Play The Statistics As Well As The Odds

There is an old saying in horse betting circles, ‘play the odds’. It may be a simple saying but it is one that still rings true. Successful betting on any sport revolves around punters being able to utilise and interpret the odds given to them by bookmakers.

This does not, necessarily, mean that one should always place their betting preferences exclusively by the order of odds stated, more that odds should always be a fundamental component of any betting decision. They are not there to be ignored or undervalued. But, if odds are only one of the many factors a bettor should consider, what are the others? The answer is statistics.

Throughout any given race’s history, statistical patterns will emerge. Maybe the event has been won predominately by horses of a certain breed or age. Perhaps in some cases certain odds have more regularly produced a winner. Or, as simple as it may seem to state, horses with x number of wins that season have prevailed more often. There may be an identifiable reason for this, such as track conditions or layout. At the same time, there may be little rhyme or reason as to why a certain type of horse, or jockey, have been so successful at this particular event.

It does not really matter if there is a reason or not, the simple fact of the matter is that history often repeats itself. Therefore, a horse ticking all the boxes of tried-and-tested winning qualities at a certain event is as good an indication of a winner than it being given the most favourable odds. So, with this in mind, let us see if favourite Shutthefrontdoor fits the statistical mould of the normal winner at Aintree.

Between 1952 and 2014, roughly 70% of the winners have had Grand National betting odds of less than 20/1. However, in contrast to this, only 11% of the favourites – which works out at just seven horses – have won the event during this period. Therefore, whilst Shutthefrontdoor is in the right odds bracket, his position as the favourite somewhat dilutes this advantage.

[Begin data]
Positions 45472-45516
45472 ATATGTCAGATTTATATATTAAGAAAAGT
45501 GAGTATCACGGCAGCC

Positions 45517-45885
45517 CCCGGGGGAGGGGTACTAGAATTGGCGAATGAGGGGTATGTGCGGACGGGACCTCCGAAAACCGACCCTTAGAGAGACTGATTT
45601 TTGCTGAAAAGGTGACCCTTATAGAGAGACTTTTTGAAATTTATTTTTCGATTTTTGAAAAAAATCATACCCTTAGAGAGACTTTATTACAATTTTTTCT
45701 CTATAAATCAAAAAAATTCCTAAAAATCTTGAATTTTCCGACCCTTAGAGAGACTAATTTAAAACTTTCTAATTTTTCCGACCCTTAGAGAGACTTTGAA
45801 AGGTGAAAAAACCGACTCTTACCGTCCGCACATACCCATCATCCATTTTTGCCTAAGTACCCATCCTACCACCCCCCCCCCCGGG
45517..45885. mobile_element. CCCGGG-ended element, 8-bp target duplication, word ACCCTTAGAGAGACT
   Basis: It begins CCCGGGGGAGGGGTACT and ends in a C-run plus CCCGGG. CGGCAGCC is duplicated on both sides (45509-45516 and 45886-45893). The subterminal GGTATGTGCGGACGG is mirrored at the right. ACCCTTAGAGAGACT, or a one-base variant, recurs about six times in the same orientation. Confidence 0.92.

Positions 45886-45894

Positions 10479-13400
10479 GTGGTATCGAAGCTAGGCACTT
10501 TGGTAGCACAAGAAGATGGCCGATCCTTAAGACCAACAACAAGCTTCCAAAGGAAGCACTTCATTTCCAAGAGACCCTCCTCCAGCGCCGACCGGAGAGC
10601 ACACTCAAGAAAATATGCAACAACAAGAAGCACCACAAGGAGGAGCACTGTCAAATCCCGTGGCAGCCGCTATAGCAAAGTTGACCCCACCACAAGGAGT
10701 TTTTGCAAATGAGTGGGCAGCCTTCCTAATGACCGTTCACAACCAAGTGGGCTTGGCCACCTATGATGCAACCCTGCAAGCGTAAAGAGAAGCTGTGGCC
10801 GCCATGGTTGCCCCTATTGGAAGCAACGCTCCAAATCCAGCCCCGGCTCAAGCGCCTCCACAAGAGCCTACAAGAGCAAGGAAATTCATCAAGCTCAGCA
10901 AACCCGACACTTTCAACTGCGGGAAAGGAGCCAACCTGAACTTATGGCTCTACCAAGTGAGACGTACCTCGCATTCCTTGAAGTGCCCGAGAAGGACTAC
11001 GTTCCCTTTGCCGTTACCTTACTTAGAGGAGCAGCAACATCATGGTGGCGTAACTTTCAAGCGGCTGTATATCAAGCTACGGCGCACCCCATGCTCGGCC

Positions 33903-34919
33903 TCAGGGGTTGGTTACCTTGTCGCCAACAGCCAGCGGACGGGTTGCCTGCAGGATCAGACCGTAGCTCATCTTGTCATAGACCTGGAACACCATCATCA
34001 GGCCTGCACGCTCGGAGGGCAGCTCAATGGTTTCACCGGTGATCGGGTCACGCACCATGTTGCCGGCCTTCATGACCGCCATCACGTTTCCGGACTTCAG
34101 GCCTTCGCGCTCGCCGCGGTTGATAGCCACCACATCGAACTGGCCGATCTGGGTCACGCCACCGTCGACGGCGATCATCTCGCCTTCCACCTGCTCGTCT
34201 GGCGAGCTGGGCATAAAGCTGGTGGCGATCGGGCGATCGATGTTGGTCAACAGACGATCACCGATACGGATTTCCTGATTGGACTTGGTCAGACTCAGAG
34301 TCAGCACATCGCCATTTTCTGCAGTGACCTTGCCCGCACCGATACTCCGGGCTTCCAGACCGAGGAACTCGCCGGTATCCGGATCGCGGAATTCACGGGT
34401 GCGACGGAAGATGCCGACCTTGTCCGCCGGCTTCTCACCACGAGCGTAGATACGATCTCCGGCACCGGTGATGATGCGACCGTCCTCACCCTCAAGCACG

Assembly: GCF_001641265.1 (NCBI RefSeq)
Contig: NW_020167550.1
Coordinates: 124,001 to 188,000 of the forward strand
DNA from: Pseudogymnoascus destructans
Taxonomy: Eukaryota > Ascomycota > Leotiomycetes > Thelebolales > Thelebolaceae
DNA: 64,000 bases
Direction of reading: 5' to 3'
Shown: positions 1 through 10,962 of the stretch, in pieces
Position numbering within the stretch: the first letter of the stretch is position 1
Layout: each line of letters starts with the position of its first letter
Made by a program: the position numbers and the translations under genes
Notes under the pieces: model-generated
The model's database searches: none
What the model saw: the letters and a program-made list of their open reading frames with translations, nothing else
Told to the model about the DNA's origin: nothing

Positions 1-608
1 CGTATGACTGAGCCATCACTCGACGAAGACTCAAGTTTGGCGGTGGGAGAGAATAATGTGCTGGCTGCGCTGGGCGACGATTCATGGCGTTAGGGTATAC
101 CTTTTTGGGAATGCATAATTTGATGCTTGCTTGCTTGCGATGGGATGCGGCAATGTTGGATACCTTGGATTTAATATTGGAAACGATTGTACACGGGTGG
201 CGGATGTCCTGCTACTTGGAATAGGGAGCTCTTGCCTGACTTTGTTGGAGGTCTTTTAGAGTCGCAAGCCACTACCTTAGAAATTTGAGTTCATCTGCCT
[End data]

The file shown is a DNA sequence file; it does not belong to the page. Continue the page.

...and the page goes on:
When it comes to age, the Grand National is not a race that values youth. It has been more than 70 years since a seven-year-old won, and a full century since a six-year-old galloped to victory. Moreover, it has been almost as long since a novice has claimed a win.

Therefore, seasoned eight-year-old Shutthefrontdoor has just crossed the threshold on this one. A more conclusive factor is quality of prior wins. In the last ten years, every single Grand National winner has won a £17,000 or more event prior to landing the big one. Here, Shutthefrontdoor has no issue, having landed two races with bigger prize money on offer.

The one area that Shutthefrontdoor is slightly going against history is weight. However, this statement does come with an asterisk of sorts. Prior to 2004, there had only been a handful of horses that won weighing more than 11 stone. Which, if Shutthefrontdoor had been running during this period, would have put him at a distinct disadvantage as he weighs more than 11 stone.

However, since 2004, three of the last eight winners have weighed over this weight and an additional two have won at eleven stone. Therefore, if this trend continues, Shutthefrontdoor should be aligning himself perfectly with the statistical curve.

Therefore, overall, Shutthefrontdoor is as statistically viable for the Grand National title as his odds suggest. The only mark against him, ironically, in this regard, is the very odds themselves.